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MONTEREY LIFE

Exploring the Caves of the Emerald Isle

Sun, Feb 26, 2017 at 1:30PM

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When you think of Ireland, what do you see? As its name would suggest, the “Emerald Isle” is filled to the brim with rolling green vistas that are sure to take your breath away—but they’re not the only landscape feature worth visiting!

In today’s blog, in honor of St. Patrick’s Day, we’re exploring the tucked-away caves that dot Ireland’s rustic coasts. Take a look.

Doolin Cave

Nestled in the rolling green landscapes of Ireland’s western coast sits the entrance to Doolin Cave—small, unassuming, but a sure sign of adventure!

Inside the cave—whose name comes from the Irish word for “Ivy Cliff Cave”—you’ll find a wide, rocky interior and a surprise hanging from the ceiling. It’s the Great Stalactite, a 24-foot long formation that appears to drip from above and just so happens to be among the largest of its kind. You’ll enjoy marveling at it and testing out the acoustics in this dark natural hideaway. When you’re in the area, the nearby Cliffs of Moher, green, rocky features that mark the end of Ireland’s terrain and the beginning of the vivid North Atlantic waters.

Portbradden Cave

The sea cave known as Portbradden sits on Ireland’s northernmost coast, near the famous basalt “beaches” of the Giant’s Causeway, where volcanic basalt columns jut out of the water and form a picturesque coastal structure. While Portbradden may not a top tourist destination in and of itself, excavations of the cave have revealed insightful peeks at an older Ireland—stone age tools, animal bones, pottery, and more.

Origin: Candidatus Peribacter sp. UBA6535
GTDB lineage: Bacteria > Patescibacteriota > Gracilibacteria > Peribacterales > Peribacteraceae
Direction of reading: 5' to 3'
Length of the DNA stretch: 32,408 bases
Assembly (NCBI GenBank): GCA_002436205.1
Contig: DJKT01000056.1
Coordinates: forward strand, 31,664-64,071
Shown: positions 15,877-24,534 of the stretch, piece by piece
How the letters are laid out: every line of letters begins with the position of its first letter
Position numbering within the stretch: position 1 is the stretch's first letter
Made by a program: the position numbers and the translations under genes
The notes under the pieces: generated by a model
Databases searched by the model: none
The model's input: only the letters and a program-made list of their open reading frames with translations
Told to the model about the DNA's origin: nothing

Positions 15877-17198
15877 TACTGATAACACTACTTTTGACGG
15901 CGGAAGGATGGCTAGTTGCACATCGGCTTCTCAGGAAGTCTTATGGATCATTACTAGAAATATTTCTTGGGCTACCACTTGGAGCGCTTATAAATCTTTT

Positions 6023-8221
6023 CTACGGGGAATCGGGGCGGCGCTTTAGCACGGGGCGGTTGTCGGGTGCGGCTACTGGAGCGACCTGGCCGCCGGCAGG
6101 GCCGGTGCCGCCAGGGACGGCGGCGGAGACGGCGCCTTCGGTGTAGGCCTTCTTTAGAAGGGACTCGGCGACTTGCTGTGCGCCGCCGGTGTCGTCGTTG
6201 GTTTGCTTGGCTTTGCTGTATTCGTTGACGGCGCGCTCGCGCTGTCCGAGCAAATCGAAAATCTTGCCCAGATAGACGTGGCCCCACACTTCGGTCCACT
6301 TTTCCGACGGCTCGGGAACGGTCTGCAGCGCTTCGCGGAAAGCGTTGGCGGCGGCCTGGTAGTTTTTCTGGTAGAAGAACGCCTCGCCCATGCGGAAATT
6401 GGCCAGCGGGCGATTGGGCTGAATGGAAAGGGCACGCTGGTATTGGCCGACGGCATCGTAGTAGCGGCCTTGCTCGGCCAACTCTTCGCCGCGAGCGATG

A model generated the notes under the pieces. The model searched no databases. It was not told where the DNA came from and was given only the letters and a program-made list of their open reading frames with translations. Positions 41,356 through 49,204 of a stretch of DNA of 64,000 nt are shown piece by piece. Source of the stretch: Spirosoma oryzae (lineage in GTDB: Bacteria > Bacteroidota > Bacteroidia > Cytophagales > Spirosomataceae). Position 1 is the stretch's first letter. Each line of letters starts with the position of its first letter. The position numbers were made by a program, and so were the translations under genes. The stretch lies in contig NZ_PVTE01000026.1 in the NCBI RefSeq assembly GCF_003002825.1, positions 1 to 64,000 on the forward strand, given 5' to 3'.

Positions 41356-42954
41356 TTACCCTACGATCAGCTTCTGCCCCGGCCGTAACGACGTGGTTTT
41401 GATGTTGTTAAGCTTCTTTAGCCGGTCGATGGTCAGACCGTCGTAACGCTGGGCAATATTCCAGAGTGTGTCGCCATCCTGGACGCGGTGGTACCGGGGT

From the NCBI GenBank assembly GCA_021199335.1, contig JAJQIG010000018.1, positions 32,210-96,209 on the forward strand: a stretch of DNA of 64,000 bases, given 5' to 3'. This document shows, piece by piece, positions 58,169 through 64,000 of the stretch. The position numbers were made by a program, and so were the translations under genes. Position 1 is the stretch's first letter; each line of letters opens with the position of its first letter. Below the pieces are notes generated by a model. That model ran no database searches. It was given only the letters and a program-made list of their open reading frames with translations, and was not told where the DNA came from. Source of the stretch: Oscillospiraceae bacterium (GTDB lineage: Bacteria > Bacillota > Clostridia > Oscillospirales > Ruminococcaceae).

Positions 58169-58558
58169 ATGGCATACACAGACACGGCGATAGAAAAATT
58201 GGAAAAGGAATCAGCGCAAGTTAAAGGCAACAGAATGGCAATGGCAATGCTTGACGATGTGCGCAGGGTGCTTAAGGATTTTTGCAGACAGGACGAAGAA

Marble Arch Caves

These limestone caves are home to one of Ireland’s best-kept secrets—an entirely underground river! The Cladagh River flows throughout the dark, twisting caves, and gives visitors a chance to take a boat tour of the cave’s natural formations. You might feel like you’re enjoying an amusement park attraction as your boat makes its underground excursion, twisting, turning, and giving you a seldom-seen glimpse of Ireland’s natural beauty.

Pollatoomary Carrick-a-Rede Caves

Another West Coast treasure, Pollatoomary holds the title of being Ireland’s deepest underwater cave. Extending underneath the area’s rolling Partry Mountains, it may not be easily accessible to your everyday tourist—but the nearby coast, mountains, and stretches of County Mayo beaches definitely are!

Have you ever been to one of these great caves? With every one so unique in charm and character, you can never run out of new spots to explore. We hope that today’s blog helps you find your own “bucket list” spots to visit on your next trip over!


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